London-based fixed income exchange-traded fund provider Tabula Investment Management announced this week that it aims to expand its Nordic business.
Over the past few years, the investment manager has had a couple of representatives in the region establishing a client base. However, the opportunity in the Nordics is enormous, and Tabula says it will benefit from increased focus on the region by a well-known professional.
To attract more clientele, Tabula has reeled in Abdallah Muhammad to lead coverage of the Nordics. Muhammad is an experienced ETF professional, whose resumé includes institutional sales for Blackrock, Janus Capital Group and, most recently, Invesco.
"In the past few years, there has been substantial growth of interest in fixed income ETFs in the Nordics across all client segments," Muhammad tells AMWatch. "More investors are seeking to gain exposure to parts of the fixed income universe through ETFs."
Tabula is in contact with a few thousand investors, distributors and other persons of interest for the ETF provider, according to the company CEO Michael John Lytle, who says that the first Nordic investors to invest in Tabula's products were smaller institutions and wealth managers.
Now the company has started dipping its toes into conversations with investors from the regional insurance and pension markets, too.
Lytle says that it's first and foremost important to have ESG product to attract capital from Nordic investors, and that Tabula is preparing for a launch that will hopefully take place "before the end of the year."
"As an asset manager, you simply need to have an interesting ESG offering, and that is why we have hired Abdallah now, in order to start conversations with Nordic clients," he says.
The ETF market is challenging for a traditional asset manager because they (the asset managers, ed.) expect to know their clients, execute trades directly, be in control of the transaction process and know exactly who owns their funds, whereas the ETF world is much more like marketing distribution. You need to make sure that a very large number of institutional investors are aware of your products
Intersection between asset management and banking
The CEO describes his firm as a provider of solutions within the fixed income space with credit, corporate bonds and alternative risk premia ETFs with ongoing charges between 0.29 and 0.55 basis points.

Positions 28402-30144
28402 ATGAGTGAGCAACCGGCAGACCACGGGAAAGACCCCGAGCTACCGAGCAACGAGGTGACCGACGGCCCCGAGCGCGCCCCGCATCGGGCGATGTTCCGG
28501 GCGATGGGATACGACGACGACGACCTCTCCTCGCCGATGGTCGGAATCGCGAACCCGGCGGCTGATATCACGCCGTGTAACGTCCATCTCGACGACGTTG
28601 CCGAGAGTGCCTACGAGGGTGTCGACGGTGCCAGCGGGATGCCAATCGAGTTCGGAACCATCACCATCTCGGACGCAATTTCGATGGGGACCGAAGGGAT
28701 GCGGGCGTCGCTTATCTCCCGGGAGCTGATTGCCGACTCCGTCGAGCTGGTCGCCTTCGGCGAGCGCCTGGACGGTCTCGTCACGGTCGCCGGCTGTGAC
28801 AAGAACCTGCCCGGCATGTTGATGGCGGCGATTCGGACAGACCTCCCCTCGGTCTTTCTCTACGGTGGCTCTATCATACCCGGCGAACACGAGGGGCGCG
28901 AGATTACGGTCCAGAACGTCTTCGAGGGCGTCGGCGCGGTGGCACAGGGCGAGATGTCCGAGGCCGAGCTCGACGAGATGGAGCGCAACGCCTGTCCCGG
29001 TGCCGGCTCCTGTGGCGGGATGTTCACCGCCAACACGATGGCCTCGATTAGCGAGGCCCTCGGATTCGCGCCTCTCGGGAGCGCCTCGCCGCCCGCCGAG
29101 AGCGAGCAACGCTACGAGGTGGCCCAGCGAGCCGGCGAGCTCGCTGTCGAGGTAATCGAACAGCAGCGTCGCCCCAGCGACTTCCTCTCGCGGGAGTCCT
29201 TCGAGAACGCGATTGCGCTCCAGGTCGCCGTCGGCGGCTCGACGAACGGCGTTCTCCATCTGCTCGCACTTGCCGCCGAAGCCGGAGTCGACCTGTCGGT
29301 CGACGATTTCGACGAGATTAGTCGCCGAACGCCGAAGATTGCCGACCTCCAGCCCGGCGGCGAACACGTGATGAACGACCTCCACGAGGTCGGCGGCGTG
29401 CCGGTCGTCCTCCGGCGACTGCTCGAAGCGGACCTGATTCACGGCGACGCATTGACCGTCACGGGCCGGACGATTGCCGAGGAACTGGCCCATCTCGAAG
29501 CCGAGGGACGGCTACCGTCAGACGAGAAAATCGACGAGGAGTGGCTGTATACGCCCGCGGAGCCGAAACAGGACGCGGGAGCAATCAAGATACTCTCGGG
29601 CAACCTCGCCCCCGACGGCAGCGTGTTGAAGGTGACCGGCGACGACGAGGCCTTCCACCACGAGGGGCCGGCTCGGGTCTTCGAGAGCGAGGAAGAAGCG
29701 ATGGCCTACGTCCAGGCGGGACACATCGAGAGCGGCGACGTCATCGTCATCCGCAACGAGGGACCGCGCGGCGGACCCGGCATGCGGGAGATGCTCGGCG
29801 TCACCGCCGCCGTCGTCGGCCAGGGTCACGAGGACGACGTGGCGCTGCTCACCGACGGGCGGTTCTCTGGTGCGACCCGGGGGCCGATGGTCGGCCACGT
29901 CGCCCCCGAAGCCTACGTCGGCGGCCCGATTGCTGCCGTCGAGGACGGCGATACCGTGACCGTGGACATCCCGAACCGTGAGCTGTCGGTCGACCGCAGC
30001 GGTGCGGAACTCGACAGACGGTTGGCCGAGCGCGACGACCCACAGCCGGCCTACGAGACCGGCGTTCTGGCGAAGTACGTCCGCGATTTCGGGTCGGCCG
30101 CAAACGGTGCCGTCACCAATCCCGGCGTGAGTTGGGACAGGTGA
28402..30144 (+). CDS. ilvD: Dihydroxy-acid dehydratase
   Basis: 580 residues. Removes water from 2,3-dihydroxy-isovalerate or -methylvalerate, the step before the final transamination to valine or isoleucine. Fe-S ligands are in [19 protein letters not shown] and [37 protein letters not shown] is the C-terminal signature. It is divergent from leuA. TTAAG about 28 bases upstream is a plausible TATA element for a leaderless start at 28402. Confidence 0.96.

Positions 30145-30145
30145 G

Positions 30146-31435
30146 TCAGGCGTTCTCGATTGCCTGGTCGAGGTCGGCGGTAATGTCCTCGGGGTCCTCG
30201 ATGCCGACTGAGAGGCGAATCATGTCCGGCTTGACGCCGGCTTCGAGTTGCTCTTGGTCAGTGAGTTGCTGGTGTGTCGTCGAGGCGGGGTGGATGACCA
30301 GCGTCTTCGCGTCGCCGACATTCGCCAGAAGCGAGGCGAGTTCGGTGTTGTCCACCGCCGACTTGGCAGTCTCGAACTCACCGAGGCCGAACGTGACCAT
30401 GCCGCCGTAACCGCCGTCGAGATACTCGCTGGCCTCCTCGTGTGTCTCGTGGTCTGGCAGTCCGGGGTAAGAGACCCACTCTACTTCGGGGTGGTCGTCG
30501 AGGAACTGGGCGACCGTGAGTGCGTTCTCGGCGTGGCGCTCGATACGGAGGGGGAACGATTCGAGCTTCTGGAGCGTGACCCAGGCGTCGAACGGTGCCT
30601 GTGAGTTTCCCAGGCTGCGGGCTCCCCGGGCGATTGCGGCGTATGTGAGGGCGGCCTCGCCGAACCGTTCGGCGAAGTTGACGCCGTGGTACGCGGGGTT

"Fixed income has lagged behind equities for very obvious reasons," Lytle explains. He claims that ten years ago investors were questioning whether fixed income was relevant for passive investors because, unlike equities, fixed income consists of several sub asset classes such as high-yield, investment-grade, emerging markets and government bonds. In addition, the sheer number of securities is about nine million in fixed income, compared to around 70,000 in listed equities.
"Data is also an issue. In the equity world, you can just assume that if you pick a company that's listed on a normal exchange, it will have a live price and a closing auction, which gives you a daily price, and there’ll be trading in the company every day. You can’t assume that in fixed income," Lytle says.
Lytle points to the fact that exchange-traded funds were spun off the equity trading businesses at the investment banks which created a natural focus on the equity asset class.
Coming out of Morgan Stanley in 2009, the Tabula CEO co-founded UK-based Source, which is now the ETF arm of Invesco in Europe. He describes Source as a joint venture between Morgan Stanley and another Wall Street behemoth – Goldman Sachs.
"Later, we added Merrill Lynch, J.P. Morgan and Nomura to the partnership. There was a growing recognition of the fact that the ETF space is actually an intersection between asset management and banking," says the CEO, who worked 18 years at Morgan Stanley, between years 1990 and 2009.